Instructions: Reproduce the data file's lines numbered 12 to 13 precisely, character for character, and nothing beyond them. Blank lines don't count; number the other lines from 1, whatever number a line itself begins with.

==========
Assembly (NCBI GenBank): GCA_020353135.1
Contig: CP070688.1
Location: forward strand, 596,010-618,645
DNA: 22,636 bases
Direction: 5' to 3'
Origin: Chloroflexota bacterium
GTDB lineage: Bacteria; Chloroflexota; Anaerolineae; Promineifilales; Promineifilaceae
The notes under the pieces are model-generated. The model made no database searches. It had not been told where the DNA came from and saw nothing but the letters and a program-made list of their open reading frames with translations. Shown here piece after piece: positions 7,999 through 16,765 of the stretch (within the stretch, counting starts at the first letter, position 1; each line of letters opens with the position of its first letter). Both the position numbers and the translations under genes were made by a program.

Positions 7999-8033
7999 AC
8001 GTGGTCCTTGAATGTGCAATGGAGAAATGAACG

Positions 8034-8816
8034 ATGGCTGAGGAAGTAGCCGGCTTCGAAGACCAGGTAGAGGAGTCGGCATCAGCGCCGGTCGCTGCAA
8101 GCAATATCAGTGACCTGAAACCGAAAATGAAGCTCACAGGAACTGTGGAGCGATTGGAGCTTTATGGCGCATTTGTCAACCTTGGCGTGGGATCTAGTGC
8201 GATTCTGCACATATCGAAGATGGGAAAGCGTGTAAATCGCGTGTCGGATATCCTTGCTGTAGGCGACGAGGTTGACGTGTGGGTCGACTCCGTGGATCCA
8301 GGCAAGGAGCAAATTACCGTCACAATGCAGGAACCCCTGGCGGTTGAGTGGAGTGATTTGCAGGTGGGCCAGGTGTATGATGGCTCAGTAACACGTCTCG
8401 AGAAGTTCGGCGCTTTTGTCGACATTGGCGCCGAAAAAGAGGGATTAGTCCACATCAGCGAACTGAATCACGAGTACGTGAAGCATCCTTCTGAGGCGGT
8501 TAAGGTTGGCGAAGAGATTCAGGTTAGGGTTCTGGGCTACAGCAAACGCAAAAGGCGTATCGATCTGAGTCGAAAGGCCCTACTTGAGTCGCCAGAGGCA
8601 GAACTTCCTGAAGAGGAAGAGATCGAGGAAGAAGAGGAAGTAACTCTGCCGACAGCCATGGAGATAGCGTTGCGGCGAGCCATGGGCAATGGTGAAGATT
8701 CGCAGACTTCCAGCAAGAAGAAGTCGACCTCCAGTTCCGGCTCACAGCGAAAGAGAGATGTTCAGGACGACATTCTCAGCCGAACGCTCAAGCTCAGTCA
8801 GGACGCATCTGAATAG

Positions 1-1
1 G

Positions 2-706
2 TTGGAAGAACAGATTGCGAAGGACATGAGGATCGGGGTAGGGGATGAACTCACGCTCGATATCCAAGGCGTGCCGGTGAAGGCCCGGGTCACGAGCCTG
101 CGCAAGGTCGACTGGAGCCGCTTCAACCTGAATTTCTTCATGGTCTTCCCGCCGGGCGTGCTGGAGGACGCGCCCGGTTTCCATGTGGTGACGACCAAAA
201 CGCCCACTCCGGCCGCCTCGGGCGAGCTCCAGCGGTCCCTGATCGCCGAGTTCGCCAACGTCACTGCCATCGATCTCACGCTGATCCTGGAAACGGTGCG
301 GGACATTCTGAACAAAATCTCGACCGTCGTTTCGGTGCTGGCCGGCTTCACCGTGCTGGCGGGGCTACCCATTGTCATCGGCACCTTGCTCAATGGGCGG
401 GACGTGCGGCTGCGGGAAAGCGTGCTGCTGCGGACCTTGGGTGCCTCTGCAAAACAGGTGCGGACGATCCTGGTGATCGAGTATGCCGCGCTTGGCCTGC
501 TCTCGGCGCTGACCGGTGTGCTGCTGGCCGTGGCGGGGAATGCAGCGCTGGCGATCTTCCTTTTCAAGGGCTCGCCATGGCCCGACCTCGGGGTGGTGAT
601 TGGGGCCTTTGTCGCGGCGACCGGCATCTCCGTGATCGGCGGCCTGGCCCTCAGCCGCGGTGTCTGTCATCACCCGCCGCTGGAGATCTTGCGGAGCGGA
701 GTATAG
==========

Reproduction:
Positions 8034-8816
8034 ATGGCTGAGGAAGTAGCCGGCTTCGAAGACCAGGTAGAGGAGTCGGCATCAGCGCCGGTCGCTGCAA